Two systems. The first is Active Torque Vectoring. This development of the stability and traction control system brakes the inside front wheel to help the car around the corner. It has three modes: normal (everything on); traction (which reduces the intervention); and off, which completely disengages the system. The first two work best on the road, the second two are best for the track.
The second system is the Driver Controlled Centre Differential (DCCD). This box of tricks is a mechanical and an electronic differential working together centrally to direct power to whatever wheel can best use it. It measures everything from steering angle, lateral g, RPM, and several other details before making its decisions. There are three auto modes and six manual levels to choose from. The sensible thing to do is leave it in auto until you know what you’re doing.
Because there is yet another system you need to program before you can get going. This is the SI-Drive powertrain management system. This three-mode setup allows the driver to choose between Intelligent (linear throttle response); Sport (more aggressive initial reaction, then linear); and Sport Sharp, which basically turns the throttle into a trigger.
What’s new in the engine dept?
Not much, really. It’s still an intercooled turbocharged four-cylinder boxer doing the work. In this latest guise it produces just over 300bhp and 290lbft, which is a little disappointing when the last STI bowed out with 335bhp and 361lb ft. But it does leave the door open for future power upgrades. The good news is the engine still has the unequal length headers, so that offbeat exhaust note is still alive and well.
And the gearbox?
No sign of an auto or flappy paddle anywhere here, thankfully. Just a six-speed manual with an optional short throw.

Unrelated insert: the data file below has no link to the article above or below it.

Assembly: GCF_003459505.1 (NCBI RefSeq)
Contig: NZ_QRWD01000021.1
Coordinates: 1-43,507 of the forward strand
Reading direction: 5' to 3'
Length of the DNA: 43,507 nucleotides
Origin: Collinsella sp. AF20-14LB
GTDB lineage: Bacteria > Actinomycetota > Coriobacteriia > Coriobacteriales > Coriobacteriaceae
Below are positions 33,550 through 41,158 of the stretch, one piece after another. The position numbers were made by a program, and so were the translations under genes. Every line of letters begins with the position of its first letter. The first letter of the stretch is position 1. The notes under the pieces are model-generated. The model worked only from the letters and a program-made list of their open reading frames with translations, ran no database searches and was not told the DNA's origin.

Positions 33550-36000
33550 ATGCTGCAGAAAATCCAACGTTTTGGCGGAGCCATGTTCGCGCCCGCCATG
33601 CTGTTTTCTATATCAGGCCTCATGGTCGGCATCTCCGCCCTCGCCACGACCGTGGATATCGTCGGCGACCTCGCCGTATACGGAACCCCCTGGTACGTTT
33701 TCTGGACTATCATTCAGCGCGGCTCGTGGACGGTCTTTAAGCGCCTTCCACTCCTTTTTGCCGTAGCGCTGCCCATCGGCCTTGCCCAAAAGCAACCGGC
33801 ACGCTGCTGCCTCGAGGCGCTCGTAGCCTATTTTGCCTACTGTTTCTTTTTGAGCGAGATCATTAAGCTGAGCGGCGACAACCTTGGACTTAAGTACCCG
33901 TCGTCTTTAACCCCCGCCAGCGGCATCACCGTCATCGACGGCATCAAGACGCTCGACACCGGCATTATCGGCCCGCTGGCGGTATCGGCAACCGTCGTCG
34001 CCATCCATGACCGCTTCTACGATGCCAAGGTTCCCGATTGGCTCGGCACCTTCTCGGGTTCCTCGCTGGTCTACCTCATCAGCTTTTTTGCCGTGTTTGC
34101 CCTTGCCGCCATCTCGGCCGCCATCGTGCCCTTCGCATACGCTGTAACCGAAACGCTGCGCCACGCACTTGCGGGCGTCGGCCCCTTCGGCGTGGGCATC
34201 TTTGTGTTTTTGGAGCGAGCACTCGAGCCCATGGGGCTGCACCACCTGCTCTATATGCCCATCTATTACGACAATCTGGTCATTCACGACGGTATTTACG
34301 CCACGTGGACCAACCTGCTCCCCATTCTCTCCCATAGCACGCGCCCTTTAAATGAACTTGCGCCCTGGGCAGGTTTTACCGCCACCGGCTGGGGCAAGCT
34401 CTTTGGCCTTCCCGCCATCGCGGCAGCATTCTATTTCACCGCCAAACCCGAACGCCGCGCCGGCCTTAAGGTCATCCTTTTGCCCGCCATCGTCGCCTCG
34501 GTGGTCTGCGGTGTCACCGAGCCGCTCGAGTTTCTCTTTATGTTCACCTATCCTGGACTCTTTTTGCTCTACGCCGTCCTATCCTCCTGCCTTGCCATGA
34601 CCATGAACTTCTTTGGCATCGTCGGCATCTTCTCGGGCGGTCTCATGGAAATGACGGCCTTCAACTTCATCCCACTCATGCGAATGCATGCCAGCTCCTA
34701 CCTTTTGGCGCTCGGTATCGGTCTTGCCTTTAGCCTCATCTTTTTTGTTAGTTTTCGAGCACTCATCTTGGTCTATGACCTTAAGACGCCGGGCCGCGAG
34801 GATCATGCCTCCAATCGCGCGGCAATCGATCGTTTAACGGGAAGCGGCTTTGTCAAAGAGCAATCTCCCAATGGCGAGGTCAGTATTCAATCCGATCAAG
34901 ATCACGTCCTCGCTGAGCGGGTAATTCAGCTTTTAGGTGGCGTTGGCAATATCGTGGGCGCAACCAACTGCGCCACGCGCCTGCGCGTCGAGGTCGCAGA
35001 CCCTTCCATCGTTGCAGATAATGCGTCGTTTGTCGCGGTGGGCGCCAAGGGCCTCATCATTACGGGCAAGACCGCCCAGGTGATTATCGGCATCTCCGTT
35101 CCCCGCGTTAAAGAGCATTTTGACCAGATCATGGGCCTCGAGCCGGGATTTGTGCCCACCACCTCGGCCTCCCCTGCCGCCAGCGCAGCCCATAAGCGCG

Anything else new?
The STI gets a new Brembo Performance Brake System. This, like almost every other system on the car, measures a basket of the car’s vital signs before regulating the braking on each of the rear wheels to reduce understeer.
So what’s it like to drive?
Predictably banzai. Our first drive of it was at Laguna Seca racetrack where the STI felt totally at home, if a little breathless. Even working the engine as hard as possible the chassis didn’t feel even slightly stressed. Steering feedback is definitely improved - if still quite detached - and there’s a healthy dose of lift-off oversteer available with everything switched off.
Brakes were strong and progressive, gearbox slick and engine noises appropriate. Preferred settings here were: Intelligent; Traction; and DCCD in manual mode with a rear bias.
On the road, the STI feels much the same as on the track, but you immediately feel all that new stiffness in the chassis. Every bump, lump and crack is telegraphed to not just your hands, but your back and backside, too. This is exactly what you want when you are blazing to your next destination in an imaginary hurry, but progressively more painful after about an hour of the same.
Which is exactly the way an STI should be: hard, fast and grippy. Preferred settings: Sport; Traction; DCCD manual with no bias.
Should I buy one?
There are other cars that are faster, more exotic and/or more premium. But none of them offers the same offbeat combination of rally-bred performance and handling like the WRX STI. If you like your console driving games, you’ll love this car.
2,457cc, 4cyl, AWD, 301bhp, 393Nm, 19 mpg, N/a g/km, 0-60mph 5.1secs, 160mph, 1,535kg